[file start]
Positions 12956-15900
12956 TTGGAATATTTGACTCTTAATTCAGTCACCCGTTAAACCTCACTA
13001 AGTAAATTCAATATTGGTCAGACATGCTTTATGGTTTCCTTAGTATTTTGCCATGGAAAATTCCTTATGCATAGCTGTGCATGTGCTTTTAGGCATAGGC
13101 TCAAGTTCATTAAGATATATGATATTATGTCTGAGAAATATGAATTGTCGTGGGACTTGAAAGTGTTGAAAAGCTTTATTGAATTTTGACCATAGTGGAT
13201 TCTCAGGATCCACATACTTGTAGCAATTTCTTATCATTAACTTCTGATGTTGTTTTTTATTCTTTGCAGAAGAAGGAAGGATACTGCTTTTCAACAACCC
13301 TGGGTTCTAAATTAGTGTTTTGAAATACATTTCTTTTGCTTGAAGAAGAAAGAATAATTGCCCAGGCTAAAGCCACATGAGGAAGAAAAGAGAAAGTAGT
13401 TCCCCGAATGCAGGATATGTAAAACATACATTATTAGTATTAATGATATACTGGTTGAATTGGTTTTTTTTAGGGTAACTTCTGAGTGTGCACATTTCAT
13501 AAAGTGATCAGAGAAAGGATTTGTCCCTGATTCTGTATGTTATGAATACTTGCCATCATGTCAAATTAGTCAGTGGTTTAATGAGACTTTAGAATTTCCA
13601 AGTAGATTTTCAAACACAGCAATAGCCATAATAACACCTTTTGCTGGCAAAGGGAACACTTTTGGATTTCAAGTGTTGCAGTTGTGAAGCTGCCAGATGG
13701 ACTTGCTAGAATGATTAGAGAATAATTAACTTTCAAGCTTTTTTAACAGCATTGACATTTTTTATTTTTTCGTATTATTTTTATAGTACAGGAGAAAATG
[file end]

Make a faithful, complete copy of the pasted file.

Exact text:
Positions 12956-15900
12956 TTGGAATATTTGACTCTTAATTCAGTCACCCGTTAAACCTCACTA
13001 AGTAAATTCAATATTGGTCAGACATGCTTTATGGTTTCCTTAGTATTTTGCCATGGAAAATTCCTTATGCATAGCTGTGCATGTGCTTTTAGGCATAGGC
13101 TCAAGTTCATTAAGATATATGATATTATGTCTGAGAAATATGAATTGTCGTGGGACTTGAAAGTGTTGAAAAGCTTTATTGAATTTTGACCATAGTGGAT
13201 TCTCAGGATCCACATACTTGTAGCAATTTCTTATCATTAACTTCTGATGTTGTTTTTTATTCTTTGCAGAAGAAGGAAGGATACTGCTTTTCAACAACCC
13301 TGGGTTCTAAATTAGTGTTTTGAAATACATTTCTTTTGCTTGAAGAAGAAAGAATAATTGCCCAGGCTAAAGCCACATGAGGAAGAAAAGAGAAAGTAGT
13401 TCCCCGAATGCAGGATATGTAAAACATACATTATTAGTATTAATGATATACTGGTTGAATTGGTTTTTTTTAGGGTAACTTCTGAGTGTGCACATTTCAT
13501 AAAGTGATCAGAGAAAGGATTTGTCCCTGATTCTGTATGTTATGAATACTTGCCATCATGTCAAATTAGTCAGTGGTTTAATGAGACTTTAGAATTTCCA
13601 AGTAGATTTTCAAACACAGCAATAGCCATAATAACACCTTTTGCTGGCAAAGGGAACACTTTTGGATTTCAAGTGTTGCAGTTGTGAAGCTGCCAGATGG
13701 ACTTGCTAGAATGATTAGAGAATAATTAACTTTCAAGCTTTTTTAACAGCATTGACATTTTTTATTTTTTCGTATTATTTTTATAGTACAGGAGAAAATG